Conclusions

This experience of 358 consecutive procedures is one of the largest series for which the postoperative stoke rate for direct/combined bypass performed with a unified strategy has been reported. A systematic review confirmed that the postoperative stroke rate for the direct/combined procedure was comparable to that for the indirect procedure.

Restricted access

Ken Kazumata, Kikutaro Tokairin, Masaki Ito, Haruto Uchino, Taku Sugiyama, Masahito Kawabori, Toshiya Osanai, Khin Khin Tha and Kiyohiro Houkin

OBJECTIVE

The microstructural integrity of gray and white matter is decreased in adult moyamoya disease, suggesting covert ischemic injury as a mechanism of cognitive dysfunction. Establishing a microstructural brain imaging marker is critical for monitoring cognitive outcomes following surgical interventions. The authors of the present study determined the pathophysiological basis of altered microstructural brain injury in relation to advanced arterial occlusion, cerebral hypoperfusion, and cognitive function.

METHODS

The authors examined 58 patients without apparent brain lesions and 30 healthy controls by using structural MRI, as well as diffusion tensor imaging (DTI). Arterial occlusion in each hemisphere was classified as early or advanced stage based on MRA and posterior cerebral artery (PCA) involvement. Regional cerebral blood flow (rCBF) was measured with N-isopropyl-p-[123I]-iodoamphetamine SPECT. Furthermore, cognitive performance was examined using the Wechsler Adult Intelligence Scale, Third Edition and the Trail Making Test (TMT). Both voxel- and region of interest–based analyses were performed for groupwise comparisons, as well as correlation analysis, using parameters such as cognitive test scores; gray matter volume; fractional anisotropy (FA) of association fiber tracts, including the inferior frontooccipital fasciculus (IFOF) and superior longitudinal fasciculus (SLF); PCA involvement; and rCBF.

RESULTS

Compared to the early stages, advanced stages of arterial occlusion in the left hemisphere were associated with a lower Performance IQ (p = 0.031), decreased anterior cingulate volumes (p = 0.0001, uncorrected), and lower FA in the IFOF, cingulum, and forceps major (all p < 0.01, all uncorrected). There was no significant difference in rCBF between the early and the advanced stage. In patients with an advanced stage, PCA involvement was correlated with a significantly lower Full Scale IQ (p = 0.036), cingulate volume (p < 0.01, uncorrected), and FA of the left SLF (p = 0.0002, uncorrected) compared to those with an intact PCA. The rCBF was positively correlated with FA of the SLF, IFOF, and forceps major (r > 0.34, p < 0.05). Global gray matter volumes were moderately correlated with TMT part A (r = 0.40, p = 0.003). FA values in the left SLF were moderately associated with processing speed (r = 0.40, p = 0.002).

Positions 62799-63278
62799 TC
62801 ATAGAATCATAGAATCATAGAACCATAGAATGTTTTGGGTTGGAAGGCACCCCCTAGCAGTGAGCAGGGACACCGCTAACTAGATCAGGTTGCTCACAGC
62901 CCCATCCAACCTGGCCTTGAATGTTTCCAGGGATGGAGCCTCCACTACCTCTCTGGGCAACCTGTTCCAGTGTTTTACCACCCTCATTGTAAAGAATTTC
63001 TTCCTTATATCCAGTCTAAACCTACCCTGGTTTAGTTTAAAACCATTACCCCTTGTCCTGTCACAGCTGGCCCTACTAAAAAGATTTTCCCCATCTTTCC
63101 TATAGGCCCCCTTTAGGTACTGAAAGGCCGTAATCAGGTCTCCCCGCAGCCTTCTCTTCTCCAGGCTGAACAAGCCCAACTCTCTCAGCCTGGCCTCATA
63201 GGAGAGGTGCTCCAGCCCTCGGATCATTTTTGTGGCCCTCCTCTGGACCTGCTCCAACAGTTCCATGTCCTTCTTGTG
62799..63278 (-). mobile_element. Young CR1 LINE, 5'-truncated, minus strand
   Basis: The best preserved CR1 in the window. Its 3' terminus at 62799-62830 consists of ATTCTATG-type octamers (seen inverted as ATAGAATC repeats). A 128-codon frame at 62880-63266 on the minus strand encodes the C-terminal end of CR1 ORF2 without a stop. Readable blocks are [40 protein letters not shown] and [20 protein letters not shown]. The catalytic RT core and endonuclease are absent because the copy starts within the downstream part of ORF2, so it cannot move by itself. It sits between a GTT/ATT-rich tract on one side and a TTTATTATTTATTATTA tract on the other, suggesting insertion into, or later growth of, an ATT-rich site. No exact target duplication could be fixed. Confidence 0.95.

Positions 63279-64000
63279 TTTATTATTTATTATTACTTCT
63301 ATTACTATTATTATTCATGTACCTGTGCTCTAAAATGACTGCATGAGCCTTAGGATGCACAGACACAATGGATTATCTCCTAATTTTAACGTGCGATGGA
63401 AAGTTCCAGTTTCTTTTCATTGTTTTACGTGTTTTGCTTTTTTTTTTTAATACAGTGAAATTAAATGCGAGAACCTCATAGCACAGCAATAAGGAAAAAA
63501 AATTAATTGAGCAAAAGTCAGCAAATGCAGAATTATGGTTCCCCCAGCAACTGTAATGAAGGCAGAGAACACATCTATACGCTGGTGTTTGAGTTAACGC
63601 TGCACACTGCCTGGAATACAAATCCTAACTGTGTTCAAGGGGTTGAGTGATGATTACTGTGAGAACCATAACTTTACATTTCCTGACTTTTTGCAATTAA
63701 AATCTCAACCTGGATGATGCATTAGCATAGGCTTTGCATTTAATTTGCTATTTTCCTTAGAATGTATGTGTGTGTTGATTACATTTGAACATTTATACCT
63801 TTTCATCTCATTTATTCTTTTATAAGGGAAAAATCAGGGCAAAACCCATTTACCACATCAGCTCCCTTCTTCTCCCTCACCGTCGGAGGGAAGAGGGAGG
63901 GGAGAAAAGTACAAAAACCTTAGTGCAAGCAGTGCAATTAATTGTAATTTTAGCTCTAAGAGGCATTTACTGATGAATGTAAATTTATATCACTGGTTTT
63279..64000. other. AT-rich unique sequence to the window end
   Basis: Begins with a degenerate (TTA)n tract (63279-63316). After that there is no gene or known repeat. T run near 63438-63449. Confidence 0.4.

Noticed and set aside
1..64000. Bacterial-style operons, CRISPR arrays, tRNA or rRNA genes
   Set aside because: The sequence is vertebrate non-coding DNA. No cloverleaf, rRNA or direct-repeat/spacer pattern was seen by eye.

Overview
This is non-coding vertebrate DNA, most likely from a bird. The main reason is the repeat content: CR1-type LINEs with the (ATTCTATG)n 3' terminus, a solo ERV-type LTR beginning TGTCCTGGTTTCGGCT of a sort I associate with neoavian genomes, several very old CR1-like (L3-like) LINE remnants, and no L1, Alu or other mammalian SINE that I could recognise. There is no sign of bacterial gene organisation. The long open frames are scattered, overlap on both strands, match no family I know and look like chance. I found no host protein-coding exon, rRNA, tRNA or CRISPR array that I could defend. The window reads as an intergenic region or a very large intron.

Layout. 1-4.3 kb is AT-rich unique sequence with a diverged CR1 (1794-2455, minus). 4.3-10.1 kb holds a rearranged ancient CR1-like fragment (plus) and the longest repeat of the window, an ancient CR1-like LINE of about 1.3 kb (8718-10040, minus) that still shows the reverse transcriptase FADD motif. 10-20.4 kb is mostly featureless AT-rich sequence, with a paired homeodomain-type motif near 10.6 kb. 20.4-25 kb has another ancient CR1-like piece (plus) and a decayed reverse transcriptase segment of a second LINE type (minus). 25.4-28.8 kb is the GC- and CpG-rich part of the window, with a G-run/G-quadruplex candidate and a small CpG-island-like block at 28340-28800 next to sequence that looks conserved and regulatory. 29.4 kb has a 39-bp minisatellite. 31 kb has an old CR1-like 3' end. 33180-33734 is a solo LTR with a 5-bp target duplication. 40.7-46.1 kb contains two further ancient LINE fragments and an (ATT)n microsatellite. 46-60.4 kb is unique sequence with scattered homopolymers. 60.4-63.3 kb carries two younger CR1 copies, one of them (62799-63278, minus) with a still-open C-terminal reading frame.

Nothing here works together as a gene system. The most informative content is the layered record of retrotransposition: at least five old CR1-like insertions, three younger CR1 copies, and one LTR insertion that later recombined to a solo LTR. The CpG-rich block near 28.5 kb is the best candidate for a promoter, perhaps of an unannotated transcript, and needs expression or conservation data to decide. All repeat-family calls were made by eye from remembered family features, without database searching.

CONCLUSIONS

Although hemodynamic compensation may mask cerebral ischemia in advanced stages of adult moyamoya disease, the disease progression is detrimental to gray and white matter microstructure as well as cognition. In particular, additional PCA involvement in advanced disease stages may impair key neural substrates such as the cingulum and SLF. Thus, combined structural MRI and DTI are potentially useful for tracking the neural integrity of key neural substrates associated with cognitive function and detecting subtle anatomical changes associated with persistent ischemia, as well as disease progression.

Full access

Yusuke Shimoda, Toshiya Osanai, Naoki Nakayama, Satoshi Ushikoshi, Masaaki Hokari, Hideo Shichinohe, Takeo Abumiya, Ken Kazumata and Kiyohiro Houkin

Hereditary hemorrhagic telangiectasia (HHT) is an autosomal dominant systemic disorder characterized by the enlargement of capillaries, recurrent nosebleeds, and multiple arteriovenous malformations (AVMs). Although cerebral AVMs are traditionally considered to be congenital lesions, some reports have described de novo AVMs, which suggests that the authors believed them to be dynamic conditions. In this article, the authors describe the case of a 5-year-old boy with HHT in whom a de novo cerebral AVM was detected after a negative MRI result at 5 months. To the authors’ knowledge, this is the first report of a de novo AVM in a patient with HHT. In patients with a family history of HHT, de novo AVMs are possible, even when no lesions are detected at the first screening. Therefore, regular screenings need to be performed, and the family should be informed that AVMs could still develop despite normal MRI results.